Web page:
In the past few weeks some of Canada’s most respected economic authorities, including Bank of Canada Governor Mark Carney, have voiced concerns over the fragility of the recovery, globally and at home. Now Paul Krugman joins that chorus of Cassandras, pointing his finger straight at the wishful thinkers who say Canada’s heavy lifting is done when it comes to economic recovery.
Speaking at a conference of lawyers, he reminded his audience that government balance sheets are only part of the problem going forward.
Household budgets are a bigger part of the economy, and re-balancing them will take a lot longer if governments prioritize putting their own fiscal house in order first. On this front, Krugman notes, Canadians have little reason to be sanguine about what happens next.
Though our labour market did not lose jobs for 27 long months as in the U.S., he reminds us we have one of the worst debt to income ratios in the world.
He went on to deliver this shocker: today Canada’s household savings rate ($2.80 on every $100 dollars of household income) is less than half that of the U.S. ($6.40 on every $100). He said that’s the first time this has occurred since the 1970s.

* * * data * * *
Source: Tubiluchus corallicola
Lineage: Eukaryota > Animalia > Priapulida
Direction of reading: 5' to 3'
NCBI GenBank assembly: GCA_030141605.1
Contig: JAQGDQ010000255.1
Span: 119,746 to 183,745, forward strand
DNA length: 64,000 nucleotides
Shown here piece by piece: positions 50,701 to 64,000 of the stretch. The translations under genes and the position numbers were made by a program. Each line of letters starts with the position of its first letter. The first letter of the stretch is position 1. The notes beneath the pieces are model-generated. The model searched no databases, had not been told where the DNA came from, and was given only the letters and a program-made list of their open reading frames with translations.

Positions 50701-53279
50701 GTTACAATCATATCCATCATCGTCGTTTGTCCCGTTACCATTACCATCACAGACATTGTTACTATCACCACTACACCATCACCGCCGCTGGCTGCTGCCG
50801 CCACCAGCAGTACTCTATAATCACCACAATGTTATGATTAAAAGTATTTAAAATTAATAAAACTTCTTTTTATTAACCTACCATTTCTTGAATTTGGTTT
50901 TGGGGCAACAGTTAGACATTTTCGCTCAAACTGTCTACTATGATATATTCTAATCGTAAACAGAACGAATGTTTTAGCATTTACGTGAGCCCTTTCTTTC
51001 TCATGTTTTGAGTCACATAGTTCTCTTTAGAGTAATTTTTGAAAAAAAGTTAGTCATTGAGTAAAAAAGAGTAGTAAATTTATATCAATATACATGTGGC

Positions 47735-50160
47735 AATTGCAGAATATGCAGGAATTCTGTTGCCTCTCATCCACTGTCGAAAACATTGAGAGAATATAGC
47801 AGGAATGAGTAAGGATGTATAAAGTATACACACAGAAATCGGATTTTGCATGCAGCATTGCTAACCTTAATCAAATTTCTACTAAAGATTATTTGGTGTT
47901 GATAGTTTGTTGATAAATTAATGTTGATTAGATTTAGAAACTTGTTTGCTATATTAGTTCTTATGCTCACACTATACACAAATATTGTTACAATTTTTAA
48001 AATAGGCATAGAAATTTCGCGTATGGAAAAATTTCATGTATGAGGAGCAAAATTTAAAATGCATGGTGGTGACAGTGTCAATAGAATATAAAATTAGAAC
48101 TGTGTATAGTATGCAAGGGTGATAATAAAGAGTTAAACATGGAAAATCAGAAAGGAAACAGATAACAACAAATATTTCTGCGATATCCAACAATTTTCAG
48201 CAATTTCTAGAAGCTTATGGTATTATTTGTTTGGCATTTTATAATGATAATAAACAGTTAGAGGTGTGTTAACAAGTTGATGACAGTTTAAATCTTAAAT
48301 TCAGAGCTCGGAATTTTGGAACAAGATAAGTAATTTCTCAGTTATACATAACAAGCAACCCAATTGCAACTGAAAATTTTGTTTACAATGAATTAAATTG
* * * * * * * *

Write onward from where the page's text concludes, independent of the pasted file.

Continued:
The message about how exposed Canadians are, and which balance sheets need to be balanced first, is one worth repeating. Indeed, we at the CCPA have been repeating it since last April, with the publication of Exposed: Revealing Truths About Canada’s Recession. By any historic standard, this is no routine recession.
Here’s a sobering factoid that takes Krugman’s shocking comparison even further: You actually have to go back to 1938 to see Canadian household savings rates this low.
In 1992 (where we are now in the cycle, two years after the economic crisis began) the national savings rate stood at 13%. At that time the Bank of Canada’s prime rate was 7.5%, the average 5-year mortgage commanded a 9.5% rate of interest, and a second decade of assault on middle class earnings was yet to begin in earnest.
That was then, this is now.
Interest rates are at historic lows, lower than even when the Bank of Canada was first put into place, in 1934. That means it is easier than ever to borrow and less attractive to save. But that ignores a bigger truth: it’s getting harder to save, and not just for the poorest among us.
Unremitting increases in the costs of housing, education and transportation while incomes are stagnant (or worse) means it may take a long time for savings rates to climb.
Rising debt levels since the crisis began is one obvious indication of how hard this is going to be: In the fall of 2008, before the crisis hit, Canadians owed $1.40 owed on every dollar of disposable income. That broke all previous records. At last count (1st quarter of 2010), the average Canadian household owed $1.47 on every dollar they took in.
Krugman reminds us of what we all know: interest rates have nowhere to go but up. Indeed, it’s a fine balancing act, leaving behind an era of easy money, and making ends meet.